A novel solar-driven direct contact membrane-based water desalination system
Energy Conversion and Management
School of Engineering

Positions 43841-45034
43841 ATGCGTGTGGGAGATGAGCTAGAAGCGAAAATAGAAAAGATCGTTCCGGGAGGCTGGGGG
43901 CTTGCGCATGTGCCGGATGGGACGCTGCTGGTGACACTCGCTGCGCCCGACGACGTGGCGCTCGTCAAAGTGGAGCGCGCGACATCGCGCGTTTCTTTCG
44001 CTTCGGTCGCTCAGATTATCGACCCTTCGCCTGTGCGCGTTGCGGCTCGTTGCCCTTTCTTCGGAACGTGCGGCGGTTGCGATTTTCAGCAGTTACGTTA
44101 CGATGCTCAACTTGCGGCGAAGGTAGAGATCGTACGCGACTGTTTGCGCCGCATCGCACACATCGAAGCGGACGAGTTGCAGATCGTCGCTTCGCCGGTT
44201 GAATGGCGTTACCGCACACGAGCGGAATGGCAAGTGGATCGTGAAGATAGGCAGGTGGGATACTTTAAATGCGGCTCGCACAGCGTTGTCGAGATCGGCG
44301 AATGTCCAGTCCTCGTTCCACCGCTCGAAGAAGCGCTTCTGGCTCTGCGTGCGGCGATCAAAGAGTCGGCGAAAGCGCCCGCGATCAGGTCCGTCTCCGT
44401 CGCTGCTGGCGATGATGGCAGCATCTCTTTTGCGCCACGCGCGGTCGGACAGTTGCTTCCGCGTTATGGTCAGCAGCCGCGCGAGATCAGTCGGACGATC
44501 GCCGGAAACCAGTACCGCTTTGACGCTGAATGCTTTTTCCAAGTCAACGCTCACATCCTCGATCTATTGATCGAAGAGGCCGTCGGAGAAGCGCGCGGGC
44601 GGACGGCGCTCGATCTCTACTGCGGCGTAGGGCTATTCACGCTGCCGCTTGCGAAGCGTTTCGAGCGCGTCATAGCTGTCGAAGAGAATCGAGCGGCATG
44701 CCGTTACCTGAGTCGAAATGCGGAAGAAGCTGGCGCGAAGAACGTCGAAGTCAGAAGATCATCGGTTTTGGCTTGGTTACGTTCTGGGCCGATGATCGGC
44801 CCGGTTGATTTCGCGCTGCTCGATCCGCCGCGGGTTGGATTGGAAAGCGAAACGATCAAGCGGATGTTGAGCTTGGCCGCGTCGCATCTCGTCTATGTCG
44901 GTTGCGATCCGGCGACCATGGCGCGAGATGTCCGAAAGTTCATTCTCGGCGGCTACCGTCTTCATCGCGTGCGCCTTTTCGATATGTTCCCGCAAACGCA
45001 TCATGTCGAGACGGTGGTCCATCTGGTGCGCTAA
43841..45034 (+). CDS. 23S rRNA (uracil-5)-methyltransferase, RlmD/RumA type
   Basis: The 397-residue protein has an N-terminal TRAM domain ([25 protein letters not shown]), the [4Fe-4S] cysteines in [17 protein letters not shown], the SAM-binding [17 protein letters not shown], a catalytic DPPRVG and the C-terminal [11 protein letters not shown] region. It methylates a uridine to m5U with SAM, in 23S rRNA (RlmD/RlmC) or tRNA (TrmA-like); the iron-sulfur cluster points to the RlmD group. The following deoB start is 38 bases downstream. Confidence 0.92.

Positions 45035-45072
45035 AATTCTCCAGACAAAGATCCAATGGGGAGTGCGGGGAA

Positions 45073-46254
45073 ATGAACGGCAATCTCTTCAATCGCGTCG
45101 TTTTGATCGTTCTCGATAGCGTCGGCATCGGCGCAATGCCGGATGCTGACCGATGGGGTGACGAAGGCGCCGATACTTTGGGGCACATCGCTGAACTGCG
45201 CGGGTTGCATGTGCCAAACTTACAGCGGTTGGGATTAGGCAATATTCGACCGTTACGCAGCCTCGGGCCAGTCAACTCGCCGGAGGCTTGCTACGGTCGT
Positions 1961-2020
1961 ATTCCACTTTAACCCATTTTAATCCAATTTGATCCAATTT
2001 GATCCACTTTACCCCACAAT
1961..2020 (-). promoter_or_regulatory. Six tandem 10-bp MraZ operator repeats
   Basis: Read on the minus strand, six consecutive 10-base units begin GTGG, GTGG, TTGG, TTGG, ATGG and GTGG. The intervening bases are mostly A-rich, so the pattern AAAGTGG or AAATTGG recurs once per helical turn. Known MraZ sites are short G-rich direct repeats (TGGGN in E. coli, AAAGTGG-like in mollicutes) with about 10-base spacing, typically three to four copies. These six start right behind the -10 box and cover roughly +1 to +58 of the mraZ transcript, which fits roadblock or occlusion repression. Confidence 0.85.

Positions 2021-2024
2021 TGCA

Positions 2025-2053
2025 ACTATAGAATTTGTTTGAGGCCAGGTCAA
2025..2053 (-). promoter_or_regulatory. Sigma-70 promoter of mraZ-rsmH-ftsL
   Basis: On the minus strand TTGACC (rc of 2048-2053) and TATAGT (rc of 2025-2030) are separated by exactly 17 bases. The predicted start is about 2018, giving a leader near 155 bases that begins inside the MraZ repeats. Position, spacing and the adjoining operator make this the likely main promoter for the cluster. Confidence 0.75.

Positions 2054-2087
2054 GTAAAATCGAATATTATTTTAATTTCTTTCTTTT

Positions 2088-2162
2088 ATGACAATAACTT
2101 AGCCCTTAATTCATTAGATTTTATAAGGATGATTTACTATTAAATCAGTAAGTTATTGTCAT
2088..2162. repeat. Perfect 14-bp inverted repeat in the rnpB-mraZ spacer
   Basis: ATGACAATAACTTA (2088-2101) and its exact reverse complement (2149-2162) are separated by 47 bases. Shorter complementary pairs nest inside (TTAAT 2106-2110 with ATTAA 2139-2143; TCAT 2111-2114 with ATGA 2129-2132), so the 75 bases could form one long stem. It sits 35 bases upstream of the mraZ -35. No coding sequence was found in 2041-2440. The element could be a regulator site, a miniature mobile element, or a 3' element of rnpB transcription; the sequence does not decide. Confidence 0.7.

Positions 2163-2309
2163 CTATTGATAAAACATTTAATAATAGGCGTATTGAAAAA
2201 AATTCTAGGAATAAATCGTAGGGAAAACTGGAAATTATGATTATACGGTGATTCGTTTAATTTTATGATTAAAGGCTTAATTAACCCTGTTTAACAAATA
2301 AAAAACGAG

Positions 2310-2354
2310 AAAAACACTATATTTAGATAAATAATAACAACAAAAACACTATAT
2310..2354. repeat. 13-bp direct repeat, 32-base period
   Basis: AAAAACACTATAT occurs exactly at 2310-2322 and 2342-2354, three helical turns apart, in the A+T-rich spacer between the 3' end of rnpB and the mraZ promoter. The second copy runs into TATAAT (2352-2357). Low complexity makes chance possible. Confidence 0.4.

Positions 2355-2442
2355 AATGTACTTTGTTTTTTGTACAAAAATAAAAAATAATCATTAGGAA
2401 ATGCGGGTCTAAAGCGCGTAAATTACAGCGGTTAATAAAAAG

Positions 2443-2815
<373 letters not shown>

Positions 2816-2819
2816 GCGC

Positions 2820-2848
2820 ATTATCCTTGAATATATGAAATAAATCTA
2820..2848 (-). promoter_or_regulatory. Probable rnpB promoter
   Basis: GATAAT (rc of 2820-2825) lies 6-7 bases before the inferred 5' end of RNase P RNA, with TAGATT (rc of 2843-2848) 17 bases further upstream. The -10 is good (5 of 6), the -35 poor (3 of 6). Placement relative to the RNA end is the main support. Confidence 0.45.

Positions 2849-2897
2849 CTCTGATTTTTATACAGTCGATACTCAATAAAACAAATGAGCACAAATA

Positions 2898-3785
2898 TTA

This study proposes a novel integrated solar membrane-based desalination system. The system includes vacuum glass tubes to increase absorbed solar energy and to decrease heat loss, heat pipes to transfer the absorbed energy efficiently, and a tubular direct contact membrane distillation module to use the absorbed energy more effectively. To improve the freshwater production rate and overall efficiency of the proposed system, a cooling unit was also added to the permeate loop of the desalination unit. The performance of the system was experimentally investigated without (Case I) and with (Case II) the cooling unit in summer and without the cooling unit in winter (Case III) under climatic conditions of Perth, Western Australia. The experimental results indicated that except a few minutes in the morning, the heat pipe solar system was able to provide all the required thermal energy for the desalination system. The maximum thermal efficiency of the solar system in summer reached ~78% and its exergy efficiency fluctuated between 4 and 5% for a noticeable amount of time from 10:30 AM to 3 PM. Moreover, the maximum freshwater production rate were 2.78, 3.81, and 2.1 L/m2h in Cases I, II, and III, respectively. The overall efficiency of the system improved from 46.6% in Case I to 61.8% in Case II showing the technical effectiveness of implementing the cooling unit in the permeate flow loop of the system. In addition, the daily averaged specific energy consumption in Cases I, II, and III were 407, 377, and 450 kWh/m3, respectively.